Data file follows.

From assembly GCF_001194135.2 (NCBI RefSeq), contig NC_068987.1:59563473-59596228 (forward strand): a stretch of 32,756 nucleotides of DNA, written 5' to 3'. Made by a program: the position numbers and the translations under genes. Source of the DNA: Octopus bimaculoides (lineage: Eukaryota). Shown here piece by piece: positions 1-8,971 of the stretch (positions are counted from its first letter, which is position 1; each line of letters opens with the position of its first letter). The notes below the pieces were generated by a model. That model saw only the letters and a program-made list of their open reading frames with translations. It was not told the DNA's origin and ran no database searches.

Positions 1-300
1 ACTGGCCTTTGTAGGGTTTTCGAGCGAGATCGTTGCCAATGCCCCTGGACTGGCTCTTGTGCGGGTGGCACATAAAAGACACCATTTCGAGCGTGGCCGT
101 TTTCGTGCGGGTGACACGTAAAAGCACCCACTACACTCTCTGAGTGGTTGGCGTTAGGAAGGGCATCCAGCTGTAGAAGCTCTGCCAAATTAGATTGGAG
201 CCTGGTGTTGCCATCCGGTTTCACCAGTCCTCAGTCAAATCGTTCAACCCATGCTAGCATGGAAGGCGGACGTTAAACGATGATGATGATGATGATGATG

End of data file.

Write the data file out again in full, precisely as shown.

From assembly GCF_001194135.2 (NCBI RefSeq), contig NC_068987.1:59563473-59596228 (forward strand): a stretch of 32,756 nucleotides of DNA, written 5' to 3'. Made by a program: the position numbers and the translations under genes. Source of the DNA: Octopus bimaculoides (lineage: Eukaryota). Shown here piece by piece: positions 1-8,971 of the stretch (positions are counted from its first letter, which is position 1; each line of letters opens with the position of its first letter). The notes below the pieces were generated by a model. That model saw only the letters and a program-made list of their open reading frames with translations. It was not told the DNA's origin and ran no database searches.

Positions 1-300
1 ACTGGCCTTTGTAGGGTTTTCGAGCGAGATCGTTGCCAATGCCCCTGGACTGGCTCTTGTGCGGGTGGCACATAAAAGACACCATTTCGAGCGTGGCCGT
101 TTTCGTGCGGGTGACACGTAAAAGCACCCACTACACTCTCTGAGTGGTTGGCGTTAGGAAGGGCATCCAGCTGTAGAAGCTCTGCCAAATTAGATTGGAG
201 CCTGGTGTTGCCATCCGGTTTCACCAGTCCTCAGTCAAATCGTTCAACCCATGCTAGCATGGAAGGCGGACGTTAAACGATGATGATGATGATGATGATG